But by 2015, Koehn said he became burned out. “I was looking to make some big changes in my life.” After selling his company, Koehn retreated back to the craft he nurtured his entire life: painting.
“I started painting again immediately and was turning out a lot of work of various sorts the first year,” the artist said. “But [I] hadn’t really found the groove I was looking for.
Back in 1987, Koehn had taken a keen interest in portraying older movie theaters as his subject, photographing several different locations. Over the years, the artist had amassed a collection of 150 old theaters from across the country. Koehn said he turned his photographs into drawings and acrylic paintings, organizing primarily independent shows at nontraditional spaces like these old theaters.
“One of my best shows was held at the River Oaks Theater in Houston around 1994,” Koehn said. “We had a packed opening night for that one.”
Koehn’s history with capturing theaters, and the memories drawn and doodled in his sketchbooks compiled from years’ worth of road trips were the inspiration for the watercolor paintings that relaunched his career as a self-employed artist. “I’ve always had a lot of fun keeping sketchbooks during our various road trips over the years and wanted to find a way to capture some of that fun in my new paintings,” he said.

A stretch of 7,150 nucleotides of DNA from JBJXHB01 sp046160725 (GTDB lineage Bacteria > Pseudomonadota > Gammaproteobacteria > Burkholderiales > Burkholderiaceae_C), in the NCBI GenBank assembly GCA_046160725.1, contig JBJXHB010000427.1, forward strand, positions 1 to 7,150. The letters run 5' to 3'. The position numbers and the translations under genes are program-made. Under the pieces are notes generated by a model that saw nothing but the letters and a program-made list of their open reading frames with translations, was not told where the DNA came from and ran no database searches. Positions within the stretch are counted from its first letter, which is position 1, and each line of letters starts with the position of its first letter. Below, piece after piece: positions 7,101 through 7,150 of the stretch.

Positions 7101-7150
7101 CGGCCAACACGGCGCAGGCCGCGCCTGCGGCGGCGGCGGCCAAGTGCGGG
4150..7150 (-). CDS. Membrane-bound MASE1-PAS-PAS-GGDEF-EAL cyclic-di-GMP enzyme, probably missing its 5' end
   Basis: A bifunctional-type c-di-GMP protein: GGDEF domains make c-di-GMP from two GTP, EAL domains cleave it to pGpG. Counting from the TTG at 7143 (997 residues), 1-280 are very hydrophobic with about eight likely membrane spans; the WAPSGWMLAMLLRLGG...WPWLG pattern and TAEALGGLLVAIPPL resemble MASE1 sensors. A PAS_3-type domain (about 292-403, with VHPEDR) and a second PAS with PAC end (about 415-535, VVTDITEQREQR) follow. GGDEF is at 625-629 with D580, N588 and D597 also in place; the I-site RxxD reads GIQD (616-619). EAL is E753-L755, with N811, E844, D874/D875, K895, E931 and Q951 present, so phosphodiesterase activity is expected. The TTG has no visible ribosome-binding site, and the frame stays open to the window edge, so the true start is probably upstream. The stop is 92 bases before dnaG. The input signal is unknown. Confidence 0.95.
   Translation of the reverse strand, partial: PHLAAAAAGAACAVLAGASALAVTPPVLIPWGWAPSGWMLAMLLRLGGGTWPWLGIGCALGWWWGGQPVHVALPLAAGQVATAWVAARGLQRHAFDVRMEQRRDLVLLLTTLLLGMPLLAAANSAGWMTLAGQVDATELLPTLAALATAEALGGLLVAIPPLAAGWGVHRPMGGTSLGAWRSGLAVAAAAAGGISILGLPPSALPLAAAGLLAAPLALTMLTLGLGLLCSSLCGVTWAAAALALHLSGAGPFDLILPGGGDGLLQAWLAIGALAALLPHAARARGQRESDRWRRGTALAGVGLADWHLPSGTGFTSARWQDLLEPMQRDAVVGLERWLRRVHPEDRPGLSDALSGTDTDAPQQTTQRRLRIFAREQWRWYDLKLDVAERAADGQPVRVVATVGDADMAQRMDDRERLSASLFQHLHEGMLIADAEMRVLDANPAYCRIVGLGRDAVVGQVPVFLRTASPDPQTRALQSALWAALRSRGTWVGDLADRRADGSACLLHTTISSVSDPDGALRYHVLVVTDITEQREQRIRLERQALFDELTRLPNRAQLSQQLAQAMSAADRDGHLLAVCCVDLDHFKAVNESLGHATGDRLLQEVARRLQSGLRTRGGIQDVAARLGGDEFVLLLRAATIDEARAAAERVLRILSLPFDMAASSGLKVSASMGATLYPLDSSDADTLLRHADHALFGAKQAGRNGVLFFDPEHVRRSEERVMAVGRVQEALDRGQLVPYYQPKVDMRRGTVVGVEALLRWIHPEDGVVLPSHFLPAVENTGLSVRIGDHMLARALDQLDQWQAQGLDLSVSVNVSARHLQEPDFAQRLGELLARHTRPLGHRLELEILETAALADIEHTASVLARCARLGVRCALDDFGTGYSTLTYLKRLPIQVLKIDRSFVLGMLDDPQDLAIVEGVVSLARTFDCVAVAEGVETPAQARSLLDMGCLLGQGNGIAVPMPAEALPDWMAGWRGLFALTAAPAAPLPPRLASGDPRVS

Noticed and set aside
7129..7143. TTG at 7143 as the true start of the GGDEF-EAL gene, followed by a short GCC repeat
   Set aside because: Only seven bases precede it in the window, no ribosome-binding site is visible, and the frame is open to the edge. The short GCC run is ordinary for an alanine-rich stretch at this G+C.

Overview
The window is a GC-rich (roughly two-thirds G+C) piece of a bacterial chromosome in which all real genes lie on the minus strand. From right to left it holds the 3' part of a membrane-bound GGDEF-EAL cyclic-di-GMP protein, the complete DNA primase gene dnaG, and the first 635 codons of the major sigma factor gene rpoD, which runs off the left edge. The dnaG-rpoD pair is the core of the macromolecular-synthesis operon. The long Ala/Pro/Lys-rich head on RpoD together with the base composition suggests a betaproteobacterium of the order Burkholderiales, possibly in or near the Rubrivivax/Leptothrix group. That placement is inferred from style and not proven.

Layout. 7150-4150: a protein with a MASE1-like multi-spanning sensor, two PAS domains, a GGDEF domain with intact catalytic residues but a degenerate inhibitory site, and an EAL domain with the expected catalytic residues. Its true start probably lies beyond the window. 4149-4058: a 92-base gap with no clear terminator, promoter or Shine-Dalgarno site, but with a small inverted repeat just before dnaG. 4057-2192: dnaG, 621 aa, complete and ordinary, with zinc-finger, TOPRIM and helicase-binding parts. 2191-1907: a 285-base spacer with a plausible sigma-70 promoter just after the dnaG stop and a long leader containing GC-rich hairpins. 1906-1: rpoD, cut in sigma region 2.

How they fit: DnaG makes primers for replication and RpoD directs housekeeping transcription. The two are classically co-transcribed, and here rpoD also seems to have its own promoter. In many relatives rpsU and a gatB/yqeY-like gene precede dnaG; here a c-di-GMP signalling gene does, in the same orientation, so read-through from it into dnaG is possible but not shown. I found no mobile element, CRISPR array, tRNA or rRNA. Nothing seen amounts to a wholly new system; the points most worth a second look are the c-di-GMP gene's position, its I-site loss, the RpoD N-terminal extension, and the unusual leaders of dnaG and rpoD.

Koehn slowly covered every corner of Texas, from the Starlight Theater in Terlingua to the lush acres of the Texas Hill Country, and the legendary music scene at Gruene Hall. When he focused on Houston, the artist said he was hooked.
“It’s been a lot of fun re-visiting certain places, taking new photographs, looking at my old photos, and capturing a bit of Houston history in my art along the way,” Koehn said. “Houston has changed a lot since 1981.” With so many locations to choose from, the artist has a simple method for his creative madness.
“Once I decide on a place I want to paint, I make sure I’ve taken a few good reference photos, and then I sketch out a composition in pencil.” Due to his longtime fascination with architecture and design, Koehn primarily portrays large structures. “I like the details, workmanship, and history of older buildings,” he said. The artist balances these elements while maintaining the simplicity of a building’s surroundings and adding a nostalgic touch. This method ties into the pathos of his art.
“I like that when someone looks at these new paintings, they can remember it however they want to – with their experience,” Koehn said. “Like you’re just walking up to it at that moment. It’s your own story or memory with no distractions or preconceptions.”
Now, with over 150 new watercolor paintings spanning a mixture of Texas hotspots, Koehn said the possibilities are endless. And the artist is not slowing down on the road to creating art.
“But when I need some added inspiration, nothing works for me like getting in the car and driving somewhere.”